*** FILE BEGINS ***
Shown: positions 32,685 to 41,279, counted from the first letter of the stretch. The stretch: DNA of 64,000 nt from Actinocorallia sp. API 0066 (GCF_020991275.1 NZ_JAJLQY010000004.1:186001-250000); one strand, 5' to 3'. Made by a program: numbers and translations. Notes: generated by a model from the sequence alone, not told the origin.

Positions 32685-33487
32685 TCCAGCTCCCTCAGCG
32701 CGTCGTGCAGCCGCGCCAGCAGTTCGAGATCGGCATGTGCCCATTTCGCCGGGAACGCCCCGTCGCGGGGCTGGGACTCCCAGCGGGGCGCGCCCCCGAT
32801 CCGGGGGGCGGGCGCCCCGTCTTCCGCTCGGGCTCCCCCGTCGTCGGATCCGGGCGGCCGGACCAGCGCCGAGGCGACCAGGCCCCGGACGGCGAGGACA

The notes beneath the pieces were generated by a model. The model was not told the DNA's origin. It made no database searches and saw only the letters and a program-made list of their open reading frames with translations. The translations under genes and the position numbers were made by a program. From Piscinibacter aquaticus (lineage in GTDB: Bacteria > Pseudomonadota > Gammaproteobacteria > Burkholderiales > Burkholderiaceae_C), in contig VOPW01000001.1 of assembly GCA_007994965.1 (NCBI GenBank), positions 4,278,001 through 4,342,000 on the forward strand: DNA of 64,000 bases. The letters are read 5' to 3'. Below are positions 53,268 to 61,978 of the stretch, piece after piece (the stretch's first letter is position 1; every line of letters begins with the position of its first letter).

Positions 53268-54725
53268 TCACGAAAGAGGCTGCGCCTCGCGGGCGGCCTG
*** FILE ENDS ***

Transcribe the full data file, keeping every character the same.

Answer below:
Shown: positions 32,685 to 41,279, counted from the first letter of the stretch. The stretch: DNA of 64,000 nt from Actinocorallia sp. API 0066 (GCF_020991275.1 NZ_JAJLQY010000004.1:186001-250000); one strand, 5' to 3'. Made by a program: numbers and translations. Notes: generated by a model from the sequence alone, not told the origin.

Positions 32685-33487
32685 TCCAGCTCCCTCAGCG
32701 CGTCGTGCAGCCGCGCCAGCAGTTCGAGATCGGCATGTGCCCATTTCGCCGGGAACGCCCCGTCGCGGGGCTGGGACTCCCAGCGGGGCGCGCCCCCGAT
32801 CCGGGGGGCGGGCGCCCCGTCTTCCGCTCGGGCTCCCCCGTCGTCGGATCCGGGCGGCCGGACCAGCGCCGAGGCGACCAGGCCCCGGACGGCGAGGACA

The notes beneath the pieces were generated by a model. The model was not told the DNA's origin. It made no database searches and saw only the letters and a program-made list of their open reading frames with translations. The translations under genes and the position numbers were made by a program. From Piscinibacter aquaticus (lineage in GTDB: Bacteria > Pseudomonadota > Gammaproteobacteria > Burkholderiales > Burkholderiaceae_C), in contig VOPW01000001.1 of assembly GCA_007994965.1 (NCBI GenBank), positions 4,278,001 through 4,342,000 on the forward strand: DNA of 64,000 bases. The letters are read 5' to 3'. Below are positions 53,268 to 61,978 of the stretch, piece after piece (the stretch's first letter is position 1; every line of letters begins with the position of its first letter).

Positions 53268-54725
53268 TCACGAAAGAGGCTGCGCCTCGCGGGCGGCCTG